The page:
A Techno-Institutional Analysis of Energy Systems in Transition

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A Techno
Institutional Analysis of Energy Systems in Transition

The Dutch Case of Biomass Gasification


TEER 2005 Jyväskylä, Finland

Roald Suurs (MSc)
, Simona Negro (MSc)
, Dr. Marko Hekkert

Department of Innovation Studies

ernicus Institute for Sustainable Development and Innovation

University of Utrecht

PO box
80125, NL
3508 TC

Utrecht, Heidelberglaan 2

Tel: +31 (0)30 2532782 / 1625

Fax: +31 (0)30 2532746




The abstract and paper have been written with equal contribution by both authors.


Once the awareness about the negative effects of fossil energy consumption increased, progress was
made with developing renewable energy technologies. However, despite the t
echnical potential and
the positive long
term opportunities for industry, the developments faded when compared to the
continuing growth of the conventional energy sector. The main reason for this, is the dual complexity
that resides in the energy system, b
eing a large technological system (LTS):


Besides technological components, any LTS consists of various interacting actors; this
dynamic network of actors constitutes a so
called Technology Specific Innovation System
(TSIS). The activities within the TSIS,

determine the development of new technology,
however these are strongly conditioned by the rules and routines, or

enable and constrain their actions. Hence, LTS are techno
institutional systems and
technological change implies institutio
nal change, i.e. a change within the TSIS.


Within LTS, innovation often has systemic effects in a so
called pleiotropic sense. This
implies that a mutation in one part of the system (some institution or technology), has
effects on the functionality of (mu
ltiple) other parts of the system. The energy system
transition can be regarded as the redesign of a complex system. Intervention in the
workings of this system requires insight in its pleiotropy. This holds for both, institutional
changes and technical ch

Institutions constitute the Innovation System (IS) structure. Technological innovation depends on the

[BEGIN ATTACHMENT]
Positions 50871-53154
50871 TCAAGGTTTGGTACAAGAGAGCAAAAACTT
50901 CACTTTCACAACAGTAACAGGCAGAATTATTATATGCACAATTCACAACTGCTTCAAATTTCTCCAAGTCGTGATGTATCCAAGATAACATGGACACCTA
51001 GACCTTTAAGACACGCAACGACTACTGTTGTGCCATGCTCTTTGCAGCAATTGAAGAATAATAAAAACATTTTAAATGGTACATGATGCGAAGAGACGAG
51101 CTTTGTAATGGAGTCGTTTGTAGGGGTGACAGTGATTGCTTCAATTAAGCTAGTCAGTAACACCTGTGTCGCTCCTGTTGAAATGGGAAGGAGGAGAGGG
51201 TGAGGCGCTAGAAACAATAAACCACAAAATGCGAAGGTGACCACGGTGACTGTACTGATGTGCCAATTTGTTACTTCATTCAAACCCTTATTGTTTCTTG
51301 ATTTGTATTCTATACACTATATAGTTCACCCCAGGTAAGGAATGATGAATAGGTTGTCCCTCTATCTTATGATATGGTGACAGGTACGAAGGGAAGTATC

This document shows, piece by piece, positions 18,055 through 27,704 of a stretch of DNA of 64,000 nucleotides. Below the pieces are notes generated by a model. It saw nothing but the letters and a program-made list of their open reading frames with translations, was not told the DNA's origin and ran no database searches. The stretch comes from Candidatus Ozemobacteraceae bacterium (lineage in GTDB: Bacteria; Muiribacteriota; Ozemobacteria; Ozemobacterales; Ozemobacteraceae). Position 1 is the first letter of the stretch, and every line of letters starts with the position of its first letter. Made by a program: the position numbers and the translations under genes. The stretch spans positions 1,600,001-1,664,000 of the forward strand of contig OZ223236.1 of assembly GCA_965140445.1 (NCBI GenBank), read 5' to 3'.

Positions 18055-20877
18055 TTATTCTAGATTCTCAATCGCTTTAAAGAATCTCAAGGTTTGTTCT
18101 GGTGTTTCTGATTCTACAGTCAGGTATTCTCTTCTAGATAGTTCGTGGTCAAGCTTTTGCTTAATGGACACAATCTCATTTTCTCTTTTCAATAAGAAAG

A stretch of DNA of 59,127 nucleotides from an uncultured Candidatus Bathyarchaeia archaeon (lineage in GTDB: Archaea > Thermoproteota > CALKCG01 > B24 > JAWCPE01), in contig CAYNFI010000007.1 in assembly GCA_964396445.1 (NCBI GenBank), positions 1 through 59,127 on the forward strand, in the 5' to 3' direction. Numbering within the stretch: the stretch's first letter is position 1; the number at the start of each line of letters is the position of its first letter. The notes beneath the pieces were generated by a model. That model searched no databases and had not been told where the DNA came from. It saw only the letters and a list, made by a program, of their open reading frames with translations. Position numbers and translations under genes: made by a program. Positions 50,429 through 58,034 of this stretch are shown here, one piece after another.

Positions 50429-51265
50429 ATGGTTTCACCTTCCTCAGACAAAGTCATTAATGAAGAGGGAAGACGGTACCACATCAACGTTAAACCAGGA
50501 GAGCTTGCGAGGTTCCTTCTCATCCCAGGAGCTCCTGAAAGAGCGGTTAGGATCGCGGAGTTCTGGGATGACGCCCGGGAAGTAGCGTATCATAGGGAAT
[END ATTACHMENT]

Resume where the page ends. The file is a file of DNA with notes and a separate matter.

IS structure, but on the other hand, the IS structure also depends on technology. In a dynamic sense,
it can be said that the IS co
evolves with t
he technology it brings forth. As a result, the IS around a
particular technology has features specific to that technology and its state of development. Policy
makers should take into account these features.

The main purpose of our project is to develop a

theoretical understanding on the occurrence of
technological innovations, that could support a transition to sustainability, within the energy system, by
studying and comparing the co
evolutionary dynamics (longitudinal) of technology and institutions in
several cases. Within this paper we will present our first case study: the technological trajectory of
biomass gasification in The Netherlands.


With respect to theory, this paper draws from institutional theory and IS studies; more specifically, w
depart from the framework of Technology Specific Innovation Systems
(Carlsson and Stankiewicz
. The TSIS approach should enable us to understand complex technologica
l change, within a
specific domain, in terms of institutional structure. After all, the scope of the system is limited
compared to a national innovation system. Still, within the traditional approach, institutional structure
itself is often regarded as som
ething rigid. As a result, the IS approach tends to be static rendering it
unfit to deal with techno
institutional systems in transition.

In order to allow for a more dynamic approach, it is fruitful to focus the analysis on
, in
addition to inst
itutions only. Here, we follow up on recent work by Jacobsson
, Johnson
and Edquist
(2001; 2004)
, who developed the concept of ‘
functions of innovation systems

. Functions,
in this sense, should be regarded as the

within the IS that contribute to its goal. The goal of
an IS, is defined as ‘to develop, diffuse and utilise innovations’
(Carlsson and Stankiewicz 1991)
. A
main assumption here, is that for different IS, the functions vary less across IS, than do the actors and
institutions that make up the system structure